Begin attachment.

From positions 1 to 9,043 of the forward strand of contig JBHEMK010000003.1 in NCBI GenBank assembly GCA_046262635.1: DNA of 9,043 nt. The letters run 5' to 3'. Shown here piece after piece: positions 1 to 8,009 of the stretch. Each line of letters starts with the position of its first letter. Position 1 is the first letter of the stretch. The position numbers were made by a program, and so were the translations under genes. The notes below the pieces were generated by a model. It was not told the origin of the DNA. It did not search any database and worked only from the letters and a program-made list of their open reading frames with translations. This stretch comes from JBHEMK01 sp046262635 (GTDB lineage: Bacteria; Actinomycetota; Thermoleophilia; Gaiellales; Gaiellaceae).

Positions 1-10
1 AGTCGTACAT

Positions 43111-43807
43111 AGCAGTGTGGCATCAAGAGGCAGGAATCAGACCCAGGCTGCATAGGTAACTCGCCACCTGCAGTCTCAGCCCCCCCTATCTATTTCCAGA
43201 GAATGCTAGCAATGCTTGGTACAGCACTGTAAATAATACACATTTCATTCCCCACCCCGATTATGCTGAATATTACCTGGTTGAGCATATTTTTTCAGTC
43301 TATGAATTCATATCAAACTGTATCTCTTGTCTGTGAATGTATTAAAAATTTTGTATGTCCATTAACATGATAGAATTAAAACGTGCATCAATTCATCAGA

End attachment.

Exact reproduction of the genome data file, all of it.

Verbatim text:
From positions 1 to 9,043 of the forward strand of contig JBHEMK010000003.1 in NCBI GenBank assembly GCA_046262635.1: DNA of 9,043 nt. The letters run 5' to 3'. Shown here piece after piece: positions 1 to 8,009 of the stretch. Each line of letters starts with the position of its first letter. Position 1 is the first letter of the stretch. The position numbers were made by a program, and so were the translations under genes. The notes below the pieces were generated by a model. It was not told the origin of the DNA. It did not search any database and worked only from the letters and a program-made list of their open reading frames with translations. This stretch comes from JBHEMK01 sp046262635 (GTDB lineage: Bacteria; Actinomycetota; Thermoleophilia; Gaiellales; Gaiellaceae).

Positions 1-10
1 AGTCGTACAT

Positions 43111-43807
43111 AGCAGTGTGGCATCAAGAGGCAGGAATCAGACCCAGGCTGCATAGGTAACTCGCCACCTGCAGTCTCAGCCCCCCCTATCTATTTCCAGA
43201 GAATGCTAGCAATGCTTGGTACAGCACTGTAAATAATACACATTTCATTCCCCACCCCGATTATGCTGAATATTACCTGGTTGAGCATATTTTTTCAGTC
43301 TATGAATTCATATCAAACTGTATCTCTTGTCTGTGAATGTATTAAAAATTTTGTATGTCCATTAACATGATAGAATTAAAACGTGCATCAATTCATCAGA